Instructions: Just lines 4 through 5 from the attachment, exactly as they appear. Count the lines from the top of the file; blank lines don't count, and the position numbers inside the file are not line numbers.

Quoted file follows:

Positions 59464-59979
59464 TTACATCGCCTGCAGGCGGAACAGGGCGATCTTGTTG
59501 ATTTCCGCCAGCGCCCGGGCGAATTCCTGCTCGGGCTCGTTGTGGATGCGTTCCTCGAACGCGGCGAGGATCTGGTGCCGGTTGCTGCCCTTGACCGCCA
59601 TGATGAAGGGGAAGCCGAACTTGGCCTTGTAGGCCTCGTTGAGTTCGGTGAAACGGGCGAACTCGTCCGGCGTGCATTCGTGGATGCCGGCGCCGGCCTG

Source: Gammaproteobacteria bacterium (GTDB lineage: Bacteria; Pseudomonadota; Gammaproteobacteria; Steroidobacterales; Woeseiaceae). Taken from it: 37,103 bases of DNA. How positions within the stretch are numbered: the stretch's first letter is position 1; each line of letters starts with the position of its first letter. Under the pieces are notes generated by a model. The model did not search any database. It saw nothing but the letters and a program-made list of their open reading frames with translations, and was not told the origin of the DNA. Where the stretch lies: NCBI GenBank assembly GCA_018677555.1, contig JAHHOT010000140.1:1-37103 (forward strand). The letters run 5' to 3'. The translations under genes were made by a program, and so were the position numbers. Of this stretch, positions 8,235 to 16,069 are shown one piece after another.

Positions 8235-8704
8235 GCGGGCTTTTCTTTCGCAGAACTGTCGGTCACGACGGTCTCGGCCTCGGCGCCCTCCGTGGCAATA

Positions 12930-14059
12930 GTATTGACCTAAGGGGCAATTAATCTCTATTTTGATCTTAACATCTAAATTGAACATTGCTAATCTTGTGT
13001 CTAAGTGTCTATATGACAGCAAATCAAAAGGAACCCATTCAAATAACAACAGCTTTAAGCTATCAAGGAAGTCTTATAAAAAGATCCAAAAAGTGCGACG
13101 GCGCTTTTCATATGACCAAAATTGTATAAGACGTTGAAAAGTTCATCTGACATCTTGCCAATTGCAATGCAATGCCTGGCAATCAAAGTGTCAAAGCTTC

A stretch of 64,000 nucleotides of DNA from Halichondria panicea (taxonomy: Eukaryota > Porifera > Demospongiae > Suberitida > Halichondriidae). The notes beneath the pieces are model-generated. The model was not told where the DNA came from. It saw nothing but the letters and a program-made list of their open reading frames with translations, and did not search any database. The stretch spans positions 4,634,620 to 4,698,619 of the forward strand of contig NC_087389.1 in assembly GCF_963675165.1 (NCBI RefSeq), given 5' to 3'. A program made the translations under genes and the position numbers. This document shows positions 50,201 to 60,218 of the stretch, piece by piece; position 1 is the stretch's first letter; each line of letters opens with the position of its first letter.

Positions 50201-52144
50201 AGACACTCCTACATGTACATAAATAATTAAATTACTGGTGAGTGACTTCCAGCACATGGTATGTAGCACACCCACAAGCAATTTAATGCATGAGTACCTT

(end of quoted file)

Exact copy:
59601 TGATGAAGGGGAAGCCGAACTTGGCCTTGTAGGCCTCGTTGAGTTCGGTGAAACGGGCGAACTCGTCCGGCGTGCATTCGTGGATGCCGGCGCCGGCCTG

Source: Gammaproteobacteria bacterium (GTDB lineage: Bacteria; Pseudomonadota; Gammaproteobacteria; Steroidobacterales; Woeseiaceae). Taken from it: 37,103 bases of DNA. How positions within the stretch are numbered: the stretch's first letter is position 1; each line of letters starts with the position of its first letter. Under the pieces are notes generated by a model. The model did not search any database. It saw nothing but the letters and a program-made list of their open reading frames with translations, and was not told the origin of the DNA. Where the stretch lies: NCBI GenBank assembly GCA_018677555.1, contig JAHHOT010000140.1:1-37103 (forward strand). The letters run 5' to 3'. The translations under genes were made by a program, and so were the position numbers. Of this stretch, positions 8,235 to 16,069 are shown one piece after another.